Valentine's Day has often been thought of as a holiday shared exclusively between romantic partners, focused on material gifts like chocolates or flowers. However, with the rise of Galentine's and Palentine's day, more people are using the holiday to express gratitude, appreciation, and love for all the special people in their lives. This year, following Time's Up and the #MeToo Movement, many folks are making Valentine's Day a celebration in support of sexual assault survivors with tweets tagged with #SurvivorLoveLetter, and they're so moving.
The "Survivor Love Letter" hashtag was first created in 2015 by Tani Ikeda, a filmmaker and co-founder of imMEDIAte Justice — a nonprofit organization that mentors marginalized girls in filmmaking and media production, as a tool of empowerment. Ikeda told The Daily Dot in 2016, "#SurvivorLoveLetter was an act of defiance, a declaration of self-love and a call to allies to honor the survivors in their lives. I imagined what it would mean for my younger self to wake up on Valentine’s Day and read message after message of public support for surviving." In an article for the HuffPost in 2017, Ikeda wrote she created the hashtag especially with other activists who are women of color in mind.
Though the original hashtag is from two years ago, people have taken to Twitter to share their own messages of support for survivors on Valentine's Day — making the hashtag go viral. Unlike #MeToo, the #SurvivorLoveLetter hashtag is less about sharing potentially triggering or graphic experiences, and more focused on uplifting and empowering those who have experienced sexual assault. It is about celebrating the accomplishments and resilience of survivors; #SurvivorLoveLetter is about acknowledging the strength it takes to overcome the effects of sexual assault.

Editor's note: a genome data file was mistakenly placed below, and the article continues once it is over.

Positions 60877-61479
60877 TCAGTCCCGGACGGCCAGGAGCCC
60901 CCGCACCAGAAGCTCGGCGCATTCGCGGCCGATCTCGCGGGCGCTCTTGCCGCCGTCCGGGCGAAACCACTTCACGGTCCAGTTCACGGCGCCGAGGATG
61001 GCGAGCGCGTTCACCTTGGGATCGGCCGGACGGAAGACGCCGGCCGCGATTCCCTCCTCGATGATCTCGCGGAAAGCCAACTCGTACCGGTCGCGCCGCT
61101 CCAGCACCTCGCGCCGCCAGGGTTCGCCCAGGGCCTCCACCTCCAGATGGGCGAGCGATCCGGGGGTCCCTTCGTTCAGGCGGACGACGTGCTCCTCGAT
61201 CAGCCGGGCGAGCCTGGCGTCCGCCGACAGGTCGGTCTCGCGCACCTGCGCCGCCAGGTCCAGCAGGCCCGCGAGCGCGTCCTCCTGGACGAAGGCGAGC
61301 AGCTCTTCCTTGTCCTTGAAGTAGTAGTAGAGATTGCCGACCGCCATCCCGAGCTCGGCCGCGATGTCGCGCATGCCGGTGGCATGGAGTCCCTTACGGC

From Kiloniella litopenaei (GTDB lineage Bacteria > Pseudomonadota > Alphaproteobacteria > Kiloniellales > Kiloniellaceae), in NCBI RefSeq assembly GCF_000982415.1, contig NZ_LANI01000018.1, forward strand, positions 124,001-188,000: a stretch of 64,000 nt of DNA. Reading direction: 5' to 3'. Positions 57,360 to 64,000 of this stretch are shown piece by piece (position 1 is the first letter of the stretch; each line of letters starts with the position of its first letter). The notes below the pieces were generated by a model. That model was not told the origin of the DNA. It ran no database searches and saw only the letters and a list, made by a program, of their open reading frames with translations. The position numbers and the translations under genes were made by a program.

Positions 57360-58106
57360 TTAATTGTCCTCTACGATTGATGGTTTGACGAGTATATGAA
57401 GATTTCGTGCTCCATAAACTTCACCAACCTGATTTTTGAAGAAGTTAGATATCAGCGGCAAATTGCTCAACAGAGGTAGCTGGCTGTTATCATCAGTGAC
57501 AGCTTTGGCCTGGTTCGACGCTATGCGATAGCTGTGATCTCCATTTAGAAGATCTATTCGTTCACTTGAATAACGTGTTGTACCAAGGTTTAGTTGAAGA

Feminist writer and public speaker Jaclyn Friedman tweeted out, "Survivors, I am so in love with our anger. Don’t let anyone tell you to squelch it. Our anger is powerful &# transformative bc it’s coming from our life force. It is asserting our inviolable sovereignty. Our anger at abusers & enablers is self-love in action. #SurvivorLoveLetter."
Andrea L. Pino, author of We Believe You and co-founder of End Rape On Campus, also shared a message to fellow survivors, tweeting, "Dear Sister Survivor: You are the hero of your story, hermanx. You are the fire that lifts us and lights our way forward. You are the future, hermana. I can’t wait for you to lead our pack towards a world with no more #metoo's. #SurvivorLveLetter."
Other messages and love letters were more succinct, but still just as heartwarming and reaffirming for survivors. Orphan Black actor Tatiana Maslany simply tweeted, "I believe you. You are not alone. #Survivor Love Letter." Programmer Juliet Shen added in a tweet, "If people immediately around you don't believe or support you, we do. We will love you and we will fight for you. #SurvivorLoveLetter."
In addition to the virtual love letters to survivors, many folks opted to make physical Valentine's Day cards that they posted on social media. The National Sexual Violence Resource Center (NSVRC) shared heart-shaped Valentine's with messages like "You are enough," and "You are strong, brave, and resilient."
The "Survivor Love Letter" hashtag is such an important show of solidarity for all the survivors who have disclosed their trauma during the #MeToo movement, Time's up, and those who told their story long before it was safer to share. Survivors deal with so much retraumatization and victim blaming in our society, often not believed or belittled for their experiences. Publicly sharing your support for those who have lived through sexual assault can be healing for survivors, and make all the difference in their recovery.